"Tenía 4 meses."
They applied camomile lotion to the little red mark on her cheek. It reminded them of a bee sting. They were willing to listen to anyone who had an opinion about what to do. Many did, but nothing seemed to work.
When Ana started walking, they got a camera with a flashbulb on top. They took it everywhere. To the shoe store on the day of a two-for-one sale. To the neighbors where she played on a tricycle. To the park across the street where she sat in a swing for the first time.
Margarita put the photos in an album. Ana loved to look at them. At a folklóricocompetition, her aunt took a picture of her dancing across the stage with her cousin, holding her red ruffled skirt out. She had a smile that barely contained her happiness.
As that little red mark on her cheek began to spread and distort her features, her parents told her not to worry, not to be bothered by how others stared. They felt their love grow stronger even as they became more isolated for having to cope with a problem that no one seemed to understand.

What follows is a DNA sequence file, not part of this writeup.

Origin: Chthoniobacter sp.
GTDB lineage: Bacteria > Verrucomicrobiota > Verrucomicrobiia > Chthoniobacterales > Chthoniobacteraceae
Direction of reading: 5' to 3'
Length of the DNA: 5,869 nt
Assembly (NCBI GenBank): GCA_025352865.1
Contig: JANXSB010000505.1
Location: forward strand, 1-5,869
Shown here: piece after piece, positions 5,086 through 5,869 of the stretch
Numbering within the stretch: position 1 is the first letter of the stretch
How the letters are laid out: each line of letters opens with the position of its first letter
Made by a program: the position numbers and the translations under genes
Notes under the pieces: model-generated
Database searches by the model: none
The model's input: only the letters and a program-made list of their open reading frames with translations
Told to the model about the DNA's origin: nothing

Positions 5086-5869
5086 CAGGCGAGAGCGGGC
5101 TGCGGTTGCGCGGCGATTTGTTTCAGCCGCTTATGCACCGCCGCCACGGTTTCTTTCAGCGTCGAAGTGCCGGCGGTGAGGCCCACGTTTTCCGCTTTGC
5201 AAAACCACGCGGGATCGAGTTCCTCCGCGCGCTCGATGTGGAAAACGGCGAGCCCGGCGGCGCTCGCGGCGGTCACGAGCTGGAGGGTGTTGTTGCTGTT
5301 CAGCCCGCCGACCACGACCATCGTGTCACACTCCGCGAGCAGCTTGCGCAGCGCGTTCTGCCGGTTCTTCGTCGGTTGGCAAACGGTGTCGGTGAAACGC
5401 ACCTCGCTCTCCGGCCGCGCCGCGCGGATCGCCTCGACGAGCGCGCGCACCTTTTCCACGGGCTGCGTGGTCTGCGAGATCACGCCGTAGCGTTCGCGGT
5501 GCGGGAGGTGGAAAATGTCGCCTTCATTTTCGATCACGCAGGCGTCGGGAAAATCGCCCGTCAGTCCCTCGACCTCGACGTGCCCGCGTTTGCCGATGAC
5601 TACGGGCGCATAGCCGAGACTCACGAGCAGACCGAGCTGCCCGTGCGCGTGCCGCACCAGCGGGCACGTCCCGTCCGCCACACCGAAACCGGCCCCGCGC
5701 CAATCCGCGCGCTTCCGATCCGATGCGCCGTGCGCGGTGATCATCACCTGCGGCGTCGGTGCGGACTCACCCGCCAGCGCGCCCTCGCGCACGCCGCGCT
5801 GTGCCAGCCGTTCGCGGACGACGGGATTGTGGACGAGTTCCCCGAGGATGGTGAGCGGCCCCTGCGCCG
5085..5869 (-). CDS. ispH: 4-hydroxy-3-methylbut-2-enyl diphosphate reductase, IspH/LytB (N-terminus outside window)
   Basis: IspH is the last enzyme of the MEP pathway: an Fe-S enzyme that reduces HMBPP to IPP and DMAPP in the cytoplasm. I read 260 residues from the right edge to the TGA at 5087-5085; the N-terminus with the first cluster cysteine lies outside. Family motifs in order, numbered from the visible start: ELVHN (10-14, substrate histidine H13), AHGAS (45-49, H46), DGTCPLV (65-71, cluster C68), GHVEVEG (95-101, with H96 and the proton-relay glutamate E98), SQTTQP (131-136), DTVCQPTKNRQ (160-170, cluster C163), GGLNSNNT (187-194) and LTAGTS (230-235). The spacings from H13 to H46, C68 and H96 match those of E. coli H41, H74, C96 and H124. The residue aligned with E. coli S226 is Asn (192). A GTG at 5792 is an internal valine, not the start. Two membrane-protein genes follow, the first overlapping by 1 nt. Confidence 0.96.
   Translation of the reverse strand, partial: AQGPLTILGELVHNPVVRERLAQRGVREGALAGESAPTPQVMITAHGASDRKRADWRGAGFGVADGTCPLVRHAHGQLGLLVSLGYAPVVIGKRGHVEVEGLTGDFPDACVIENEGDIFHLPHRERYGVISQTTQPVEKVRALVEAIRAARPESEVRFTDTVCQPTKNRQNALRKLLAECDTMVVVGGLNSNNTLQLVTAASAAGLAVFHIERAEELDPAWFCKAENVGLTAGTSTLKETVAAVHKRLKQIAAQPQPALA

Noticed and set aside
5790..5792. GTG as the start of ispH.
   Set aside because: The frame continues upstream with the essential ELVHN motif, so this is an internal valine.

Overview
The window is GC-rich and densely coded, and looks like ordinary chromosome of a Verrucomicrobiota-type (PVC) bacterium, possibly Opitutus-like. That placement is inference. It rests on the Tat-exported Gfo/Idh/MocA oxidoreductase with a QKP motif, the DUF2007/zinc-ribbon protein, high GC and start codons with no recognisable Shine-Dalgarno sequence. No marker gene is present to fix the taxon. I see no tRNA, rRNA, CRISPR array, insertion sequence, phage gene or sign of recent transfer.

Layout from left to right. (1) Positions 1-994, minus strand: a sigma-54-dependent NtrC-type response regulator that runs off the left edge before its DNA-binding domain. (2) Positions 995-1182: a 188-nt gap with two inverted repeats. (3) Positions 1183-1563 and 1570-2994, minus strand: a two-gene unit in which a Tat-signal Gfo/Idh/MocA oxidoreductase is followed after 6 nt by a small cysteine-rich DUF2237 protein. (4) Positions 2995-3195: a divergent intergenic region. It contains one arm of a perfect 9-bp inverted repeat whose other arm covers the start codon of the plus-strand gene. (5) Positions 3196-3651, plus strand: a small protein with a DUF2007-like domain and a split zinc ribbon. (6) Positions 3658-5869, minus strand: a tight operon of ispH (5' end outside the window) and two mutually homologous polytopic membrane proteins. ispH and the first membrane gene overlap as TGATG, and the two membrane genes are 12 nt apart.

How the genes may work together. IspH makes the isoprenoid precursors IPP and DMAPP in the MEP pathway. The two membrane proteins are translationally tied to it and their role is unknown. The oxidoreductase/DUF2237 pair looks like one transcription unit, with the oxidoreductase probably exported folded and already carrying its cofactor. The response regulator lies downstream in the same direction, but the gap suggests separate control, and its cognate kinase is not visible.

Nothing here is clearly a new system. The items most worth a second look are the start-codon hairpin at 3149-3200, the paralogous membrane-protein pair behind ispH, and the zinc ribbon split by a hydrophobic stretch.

Es la sangre de mi sangre. She is the blood of my blood, Ismael thought, and whenever Margarita cried, she made sure that Ana didn't see the tears.
But Ana knew something wasn't right. At an early age -- "somewhere between the crayons and the glue, the swings and the milk boxes," as she later recalled -- she came to realize that she was different from the other children.
When she asked her mother why, Margarita would tell her that God made her this way.
Why then, she'd ask, was God so mean?
The face is our calling card to the world.
There is an eloquence to the features we inherit from our parents: the symmetry of the eyes framed by the brows and cheekbones; the rise of the nose; the sensual curve of the mouth; the gentle parting of the lips.
The face telegraphs essential information -- sex, age and ethnicity -- and, more subtly, it conveys a broad spectrum of moods and emotions: inquisitiveness, love, boredom, impatience, indifference, anger.
It also elicits reactions from others that shape our lives. Every day we read faces and make assumptions about identity and character without any basis other than appearance.
It is hard to say what my assumptions were when I saw Ana for the first time. The manager of public relations at Scripps Memorial Hospital in La Jolla had told me that the hospital and a local doctor were about to treat a young woman with facial tumors similar to the Elephant Man's.
The surgical plan was ambitious, and because the woman and her family could not afford the cost, the hospital and the doctors would donate their services. Would I be interested?
Certainly I was intrigued. I knew about Joseph Merrick and vividly remembered the 1980 movie about his life, David Lynch's "The Elephant Man."